aircraft manual; sectionals; FAR-AIM;
flight planners, other pilot supplies

FAA Medical Fee $100 Total
FAA Written Exam Fee $90 Total
Check Ride Fee $400 Total

Total $7,790 Total

Got this from a difference school and it's close to my school. Doesn't include headset


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Re: Episode #158 "Mach Point Five Six"

Postby t0r0nad0 » Thu Nov 12, 2009 10:37 am

I work as a ground instructor for a local flight school that offers a significant discount if you enroll in the aviation classes at a local community college. If you are enrolled in two ground classes and a flight class, you don't get charged for instructor time - on the ground or in-flight - and you get the plane for $95/hr wet (normally $105/hr for VFR-only machine and $115/hr for IFR-capable machine). Using a similar model to what Christopher did above, here's what it works out to.

Private Pilot: (based on a Grumman Cheetah, Lee College rates) Per Hour Total

30 hours dual instruction (aircraft and instructor) $95hr $2,850 Total
$95.00 (aircraft) + $0.00 (instructor) = $95.00

20 hours solo rental $95hr $1,900 Total
20 hours ground instruction $0hr $0 Total

Books & Supplies: $270 Total

FAA Medical Fee $110 Total
FAA Written Exam Fee $90 Total
Check Ride Fee $375 Total
Lee College Tuition (14 credit hours) In District: $611 Out of District: $961 Non-Texas resident: $1451

Total: Up to $7,046 Total

This also does not include a headset.

Without the Lee College Discount, here's what it works out to:

Private Pilot: (based on a Grumman Cheetah) Per Hour Total

30 hours dual instruction (aircraft and instructor) $145hr $4,350 Total
$105.00 (aircraft) + $40.00 (instructor) = $95.00

20 hours solo rental $95hr $1,900 Total
20 hours ground instruction $40hr $800 Total

Books & Supplies: $270 Total

FAA Medical Fee $110 Total
FAA Written Exam Fee $90 Total
Check Ride Fee $375 Total

Total cost: $7,895

PP-ASEL as of 8/15/2007
AGI as of 6/30/2008
FAASTeam Representative

States in which I have been the sole manipulator of the controls on takeoff and/or landing:

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Re: Episode #158 "Mach Point Five Six"

Postby MerlinFAC » Thu Nov 12, 2009 8:52 pm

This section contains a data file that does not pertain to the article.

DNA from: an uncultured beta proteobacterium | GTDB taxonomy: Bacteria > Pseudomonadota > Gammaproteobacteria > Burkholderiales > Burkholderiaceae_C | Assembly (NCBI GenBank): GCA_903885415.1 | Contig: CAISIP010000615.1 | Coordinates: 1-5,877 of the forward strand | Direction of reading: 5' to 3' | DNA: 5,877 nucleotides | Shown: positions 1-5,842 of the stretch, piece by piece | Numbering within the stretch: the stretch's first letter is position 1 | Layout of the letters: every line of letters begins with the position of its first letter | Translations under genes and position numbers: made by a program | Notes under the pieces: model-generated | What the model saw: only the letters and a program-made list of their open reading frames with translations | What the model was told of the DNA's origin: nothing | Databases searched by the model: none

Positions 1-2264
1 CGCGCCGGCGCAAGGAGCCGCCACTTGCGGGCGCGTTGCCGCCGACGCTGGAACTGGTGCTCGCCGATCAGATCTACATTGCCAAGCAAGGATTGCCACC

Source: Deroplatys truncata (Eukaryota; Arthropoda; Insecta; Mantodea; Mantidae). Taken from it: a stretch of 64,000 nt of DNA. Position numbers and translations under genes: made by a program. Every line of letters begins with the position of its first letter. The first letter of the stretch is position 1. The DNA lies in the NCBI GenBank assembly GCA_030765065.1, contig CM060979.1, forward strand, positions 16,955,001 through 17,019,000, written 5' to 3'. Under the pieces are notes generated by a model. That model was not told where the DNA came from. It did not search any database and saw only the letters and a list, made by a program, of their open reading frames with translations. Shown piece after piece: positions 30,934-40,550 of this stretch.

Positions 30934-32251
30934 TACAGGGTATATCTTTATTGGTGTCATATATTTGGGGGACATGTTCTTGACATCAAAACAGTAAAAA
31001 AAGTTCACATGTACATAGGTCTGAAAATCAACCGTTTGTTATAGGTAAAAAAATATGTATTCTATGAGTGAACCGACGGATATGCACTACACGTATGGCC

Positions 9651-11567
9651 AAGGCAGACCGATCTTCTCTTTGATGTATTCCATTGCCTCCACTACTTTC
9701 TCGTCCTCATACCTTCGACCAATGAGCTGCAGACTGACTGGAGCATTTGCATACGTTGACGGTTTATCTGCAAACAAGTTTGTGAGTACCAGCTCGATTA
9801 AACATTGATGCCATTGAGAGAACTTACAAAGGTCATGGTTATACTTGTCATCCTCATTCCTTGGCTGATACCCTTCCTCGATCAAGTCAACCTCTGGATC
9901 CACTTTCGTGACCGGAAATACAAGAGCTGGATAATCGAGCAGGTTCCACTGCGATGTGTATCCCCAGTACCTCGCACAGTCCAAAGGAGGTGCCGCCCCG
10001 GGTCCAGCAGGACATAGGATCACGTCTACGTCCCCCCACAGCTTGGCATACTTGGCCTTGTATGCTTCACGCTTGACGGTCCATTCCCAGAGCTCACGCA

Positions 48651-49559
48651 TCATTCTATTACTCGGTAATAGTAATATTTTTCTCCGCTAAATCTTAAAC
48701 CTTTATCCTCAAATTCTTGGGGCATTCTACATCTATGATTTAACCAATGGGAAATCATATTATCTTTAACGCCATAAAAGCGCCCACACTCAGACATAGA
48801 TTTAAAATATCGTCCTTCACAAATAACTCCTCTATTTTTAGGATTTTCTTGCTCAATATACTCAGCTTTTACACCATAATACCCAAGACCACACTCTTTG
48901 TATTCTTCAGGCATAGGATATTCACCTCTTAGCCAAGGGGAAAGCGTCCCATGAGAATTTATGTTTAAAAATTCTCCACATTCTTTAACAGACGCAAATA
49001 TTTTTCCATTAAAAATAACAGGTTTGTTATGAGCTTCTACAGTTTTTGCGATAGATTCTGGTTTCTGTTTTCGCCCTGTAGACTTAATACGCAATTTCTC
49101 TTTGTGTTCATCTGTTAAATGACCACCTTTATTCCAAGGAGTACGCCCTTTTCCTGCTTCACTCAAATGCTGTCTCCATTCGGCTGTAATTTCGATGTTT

Couple of comments on the last episode...

First, as for the cost of learning to fly... I haven't started, yet, so I can't quote too many numbers, but I have been extremely involved in the local aviation community for many years. Last week, one of our local pilot associations had their yearly meeting at a major flight school/college (I won't say who, but 80% of you would know the name I'm sure). They recently added an LSA to their fleet. They were quoting learning to fly for "only" about $7,000 and frankly, they have a bit of a reputation for outsiders (i.e., folks who aren't learning to fly as part of their aeronautics degree programs) having real struggles in ever finishing, due to a new instructor every time, etc. (I knew a guy who gave up after 80 hours, not yet having soloed). Probably the next-largest local flight school (fixed-wing, anyway) still refuses to get involved in LSA training, after what, 5 years? The message the local flight schools here, and I've found in most places, is clearly that they feel that "Sport Pilot is a joke". Well, folks, it ain't a joke, and it's the ONLY hope we have of keeping aviation alive in the long term.

I know someone who went down to an LSA training specialist (again, I won't name them but they're very well known and located in Sebring) and although he was a police helicopter pilot from way back, had no fixed-wing time. He went through their program (located about 2 hours away) and got his Sport Pilot certificate for a fraction of the price. Others have started training because they found a willing instructor and airplane (doesn't have to be an LSA the whole time) and from what I've heard, have done it for less than $4,000, sometimes drastically less if they're smart about it all and have a little luck in finding the right folks.